All this is not to say that Burkina Faso is an under-the-radar utopia. Burkinabés’ lives seem to be difficult in many of the ways that life is difficult in Ghana, and the water situation in particular is far from ideal here. The people that we met in our travels, however, had a lot to teach us about a different way of life just north of the border. Fulani women with silver in their hair, Mossi men riding cows to their fields, goats that look like gazelles, poulet yassa and ancient mud-relief mosques took us by surprise and made our trip to our northern neighbor constantly intriguing. For a place so geographically, hydrologically and socially similar to the northern region where we work, we were still forced to constantly reevaluate our assumptions. Though it may not be CWS’ most logical next move, Burkina’s capacity for surprise make me hesitant to draw any final conclusions from our week-long trip.
I can’t believe its been a year. A year already? A year only?!
Volunteering with Community Water Solutions this year was an experience that I am struggling to summarize. I could go by those landmark successes (and failures):
– Opening days in SIXTEEN communities = great success!
– Pushing the CWS truck down the Kumasi road = huge fail!
But I think it’s those ordinary days that have defined this year for me. I’ve been lucky to be able to hit the road most (earlyyyy) mornings with five incredibly hard-working and altruistic guys. Peter, Shak, Wahab, TJ and Amin made up our Tamale full-time field staff this year, and without them, well, I would be unintelligible in our villages. But their job is much more than translating. They wheedle information about problems out of reluctant housewives, they teach kids how to push taps without breaking them and give presentations to their classrooms, they take it personally when a house has misused a safe storage container, they charge community cellphones at their houses, switch farming tips, stories and food with the local men and women and kids, and they are the face of CWS to the communities they work with. I’m just lucky that I got to be part of such an ace team.
It’s not just the CWS posse that has impressed me daily. The ladies we work with in every village never cease to surprise me. Some are grandmothers and some are unmarried girls. Some work farms, others roadside food stops. All support their families and their communities without giving it a thought. Of course, the profits from the business are a great incentive to keep them going, but the actions and words of the ladies we work with have led me to believe that, for most, profits are only part of the reason they continue their work. The importance of community well-being here is something that I have rarely found so highly valued elsewhere in the world.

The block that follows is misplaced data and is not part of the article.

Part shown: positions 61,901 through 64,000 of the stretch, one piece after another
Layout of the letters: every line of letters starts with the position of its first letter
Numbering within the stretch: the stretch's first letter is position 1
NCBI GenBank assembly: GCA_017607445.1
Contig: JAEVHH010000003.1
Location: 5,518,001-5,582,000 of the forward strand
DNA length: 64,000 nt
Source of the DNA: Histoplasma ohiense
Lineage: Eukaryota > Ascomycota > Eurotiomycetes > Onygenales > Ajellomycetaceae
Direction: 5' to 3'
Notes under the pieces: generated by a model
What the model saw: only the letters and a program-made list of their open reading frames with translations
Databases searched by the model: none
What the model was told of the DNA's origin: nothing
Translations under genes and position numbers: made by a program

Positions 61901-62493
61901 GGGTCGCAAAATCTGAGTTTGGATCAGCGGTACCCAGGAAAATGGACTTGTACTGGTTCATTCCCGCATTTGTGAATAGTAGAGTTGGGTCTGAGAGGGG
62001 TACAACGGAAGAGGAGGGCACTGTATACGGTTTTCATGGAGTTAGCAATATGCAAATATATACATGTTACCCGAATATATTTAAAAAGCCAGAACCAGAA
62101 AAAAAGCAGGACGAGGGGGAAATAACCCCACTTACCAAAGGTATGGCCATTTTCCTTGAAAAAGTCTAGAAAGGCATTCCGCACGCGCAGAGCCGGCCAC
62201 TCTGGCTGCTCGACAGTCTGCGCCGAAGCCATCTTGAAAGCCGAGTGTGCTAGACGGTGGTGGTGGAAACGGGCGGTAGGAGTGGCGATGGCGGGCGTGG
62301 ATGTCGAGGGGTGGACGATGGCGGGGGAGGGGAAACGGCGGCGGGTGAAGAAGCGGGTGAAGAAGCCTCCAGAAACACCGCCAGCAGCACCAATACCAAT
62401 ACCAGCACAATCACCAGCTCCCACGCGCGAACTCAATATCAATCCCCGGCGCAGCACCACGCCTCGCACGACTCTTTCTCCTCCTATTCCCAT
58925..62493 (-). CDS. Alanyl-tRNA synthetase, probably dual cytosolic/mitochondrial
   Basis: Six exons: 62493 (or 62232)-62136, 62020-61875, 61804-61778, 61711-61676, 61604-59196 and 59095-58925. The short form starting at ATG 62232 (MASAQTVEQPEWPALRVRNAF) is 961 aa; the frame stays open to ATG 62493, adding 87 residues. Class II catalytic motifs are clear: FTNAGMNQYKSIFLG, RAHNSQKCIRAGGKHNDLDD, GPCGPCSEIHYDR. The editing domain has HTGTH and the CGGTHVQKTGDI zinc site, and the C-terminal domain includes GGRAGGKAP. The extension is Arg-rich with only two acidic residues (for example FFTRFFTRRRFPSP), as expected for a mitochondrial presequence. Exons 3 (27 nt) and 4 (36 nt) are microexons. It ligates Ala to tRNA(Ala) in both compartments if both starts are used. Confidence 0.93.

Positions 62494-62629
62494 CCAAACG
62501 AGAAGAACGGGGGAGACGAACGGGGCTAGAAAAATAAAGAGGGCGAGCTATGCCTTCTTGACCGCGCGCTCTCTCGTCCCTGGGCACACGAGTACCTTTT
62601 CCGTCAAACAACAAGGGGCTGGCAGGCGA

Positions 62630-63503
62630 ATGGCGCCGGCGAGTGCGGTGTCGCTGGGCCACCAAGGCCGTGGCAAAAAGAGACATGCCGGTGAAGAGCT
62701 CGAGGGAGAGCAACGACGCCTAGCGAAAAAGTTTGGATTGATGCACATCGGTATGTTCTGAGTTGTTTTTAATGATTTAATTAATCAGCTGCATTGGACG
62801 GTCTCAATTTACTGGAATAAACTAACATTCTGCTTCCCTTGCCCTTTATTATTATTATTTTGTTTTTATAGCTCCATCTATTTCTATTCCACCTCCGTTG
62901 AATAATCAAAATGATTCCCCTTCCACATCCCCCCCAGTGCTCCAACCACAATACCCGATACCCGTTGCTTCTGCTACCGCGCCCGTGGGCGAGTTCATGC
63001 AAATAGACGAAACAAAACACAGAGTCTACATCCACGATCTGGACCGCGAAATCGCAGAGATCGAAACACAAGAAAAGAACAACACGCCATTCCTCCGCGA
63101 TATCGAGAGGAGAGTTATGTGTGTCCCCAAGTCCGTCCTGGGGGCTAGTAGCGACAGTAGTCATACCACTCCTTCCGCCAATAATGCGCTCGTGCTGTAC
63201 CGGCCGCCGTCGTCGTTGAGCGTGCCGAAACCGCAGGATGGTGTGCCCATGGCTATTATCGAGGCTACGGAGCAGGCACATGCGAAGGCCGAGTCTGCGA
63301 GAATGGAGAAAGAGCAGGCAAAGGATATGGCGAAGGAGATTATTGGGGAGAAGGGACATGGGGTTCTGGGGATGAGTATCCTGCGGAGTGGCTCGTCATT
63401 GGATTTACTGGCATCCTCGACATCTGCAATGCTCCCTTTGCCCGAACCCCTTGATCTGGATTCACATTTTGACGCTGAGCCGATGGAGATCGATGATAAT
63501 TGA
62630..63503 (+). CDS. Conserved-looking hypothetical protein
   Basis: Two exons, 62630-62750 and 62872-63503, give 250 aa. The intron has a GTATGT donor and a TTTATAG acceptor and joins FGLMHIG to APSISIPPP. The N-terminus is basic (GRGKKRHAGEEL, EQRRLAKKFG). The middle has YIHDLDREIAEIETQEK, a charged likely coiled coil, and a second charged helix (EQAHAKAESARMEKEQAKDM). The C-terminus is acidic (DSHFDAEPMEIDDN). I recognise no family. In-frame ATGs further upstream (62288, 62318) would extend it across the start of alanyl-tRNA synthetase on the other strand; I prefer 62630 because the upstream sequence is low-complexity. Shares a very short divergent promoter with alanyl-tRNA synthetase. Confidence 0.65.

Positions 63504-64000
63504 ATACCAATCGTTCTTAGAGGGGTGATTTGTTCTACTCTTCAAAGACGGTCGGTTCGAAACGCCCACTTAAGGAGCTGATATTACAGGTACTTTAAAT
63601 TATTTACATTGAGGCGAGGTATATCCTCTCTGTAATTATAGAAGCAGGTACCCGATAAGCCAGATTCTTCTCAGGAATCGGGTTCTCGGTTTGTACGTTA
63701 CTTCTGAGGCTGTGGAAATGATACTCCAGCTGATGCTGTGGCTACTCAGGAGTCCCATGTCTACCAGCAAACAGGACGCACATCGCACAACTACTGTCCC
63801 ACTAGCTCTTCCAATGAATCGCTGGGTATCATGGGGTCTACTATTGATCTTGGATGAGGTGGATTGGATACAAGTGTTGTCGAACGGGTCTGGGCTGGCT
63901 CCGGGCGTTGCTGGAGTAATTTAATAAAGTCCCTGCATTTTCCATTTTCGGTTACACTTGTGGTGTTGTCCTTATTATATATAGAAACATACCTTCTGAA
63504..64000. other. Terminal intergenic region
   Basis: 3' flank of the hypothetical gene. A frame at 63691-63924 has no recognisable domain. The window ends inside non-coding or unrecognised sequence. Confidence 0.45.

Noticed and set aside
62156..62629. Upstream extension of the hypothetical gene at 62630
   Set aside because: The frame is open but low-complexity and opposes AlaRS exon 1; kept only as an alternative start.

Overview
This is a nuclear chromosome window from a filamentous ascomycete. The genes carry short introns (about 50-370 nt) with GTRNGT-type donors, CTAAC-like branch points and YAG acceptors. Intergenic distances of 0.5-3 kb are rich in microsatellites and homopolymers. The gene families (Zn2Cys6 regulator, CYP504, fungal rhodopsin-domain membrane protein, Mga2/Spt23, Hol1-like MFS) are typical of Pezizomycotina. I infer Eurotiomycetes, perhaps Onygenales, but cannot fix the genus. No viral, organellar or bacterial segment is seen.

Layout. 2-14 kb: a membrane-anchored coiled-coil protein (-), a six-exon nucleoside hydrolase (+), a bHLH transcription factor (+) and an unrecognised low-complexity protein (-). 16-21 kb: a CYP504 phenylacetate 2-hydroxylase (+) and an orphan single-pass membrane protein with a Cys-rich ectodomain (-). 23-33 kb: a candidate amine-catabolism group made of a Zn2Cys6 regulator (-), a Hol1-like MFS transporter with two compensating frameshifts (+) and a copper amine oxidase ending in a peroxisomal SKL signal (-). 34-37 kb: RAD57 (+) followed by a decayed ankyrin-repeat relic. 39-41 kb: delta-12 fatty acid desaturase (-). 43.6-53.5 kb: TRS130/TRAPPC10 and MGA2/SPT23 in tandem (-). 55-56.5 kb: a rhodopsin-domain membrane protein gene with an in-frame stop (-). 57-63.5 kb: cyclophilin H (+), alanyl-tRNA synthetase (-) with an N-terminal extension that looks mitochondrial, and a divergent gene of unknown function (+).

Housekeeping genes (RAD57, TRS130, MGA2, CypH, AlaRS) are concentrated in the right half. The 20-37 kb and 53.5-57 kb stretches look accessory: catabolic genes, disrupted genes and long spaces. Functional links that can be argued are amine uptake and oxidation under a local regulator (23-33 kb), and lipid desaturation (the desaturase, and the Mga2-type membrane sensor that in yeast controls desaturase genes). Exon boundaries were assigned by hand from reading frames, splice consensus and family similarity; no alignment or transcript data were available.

This year has certainly been one of great change for CWS. We have expanded rapidly, and the way we follow up in the places that we work has changed with this expansion. Figuring out how to optimize our time and resources and figuring out what ways monitoring is most effective were the twin challenge for me this year. Communicating our findings to a broader, international audience lead to ghanawaters.crowdmap.com in addition to topical blog posts. We also managed to successfully incorporate local government participation into our projects, and many villages are now nominated by their districts to partner with CWS. In retrospect, our growing pains were minimal; making water accessible to thousands more has yet to feel trying, and when you put it that way, how could it?
Of course, none of this would be possible without the amazing fellows we have had roll through our Tamale office, and a huge perk of this job was being able to work with so many talented, energetic and creative students and young professionals. Thank you fellows; keep in touch and keep your villages close to your hearts.
Luckily I don’t have to say my goodbyes just yet, but leaving this week is still bittersweet. Its wonderful to know that a competent group, headed by new Country Directer Brianan Kiernan, will be able to take over operations once I’m out. But it’s very sad to think that I won’t spend my mornings hanging off the back of a moto. I’ll have to console myself with a fat American hamburger – thats right – its time to leave the chicken and rice behind, if only for a while!
Its that time of year again. The time where the storm clouds start rollingggg in, the nights cool off, and everything begins to go from brown to green. Of course the rains won’t begin in earnest for a couple months, but the dry season is definitely transitioning to wet. It couldn’t come soon enough.
This dry=>wet segue has its own unique set of challenges (remember some of our wet=>dry updates?). On one hand, as water levels get lower and lower, water quality gets more and more GROSS – we definitely see an increase in center sales at this time! Some ladies even buy treated water for washing and cooking.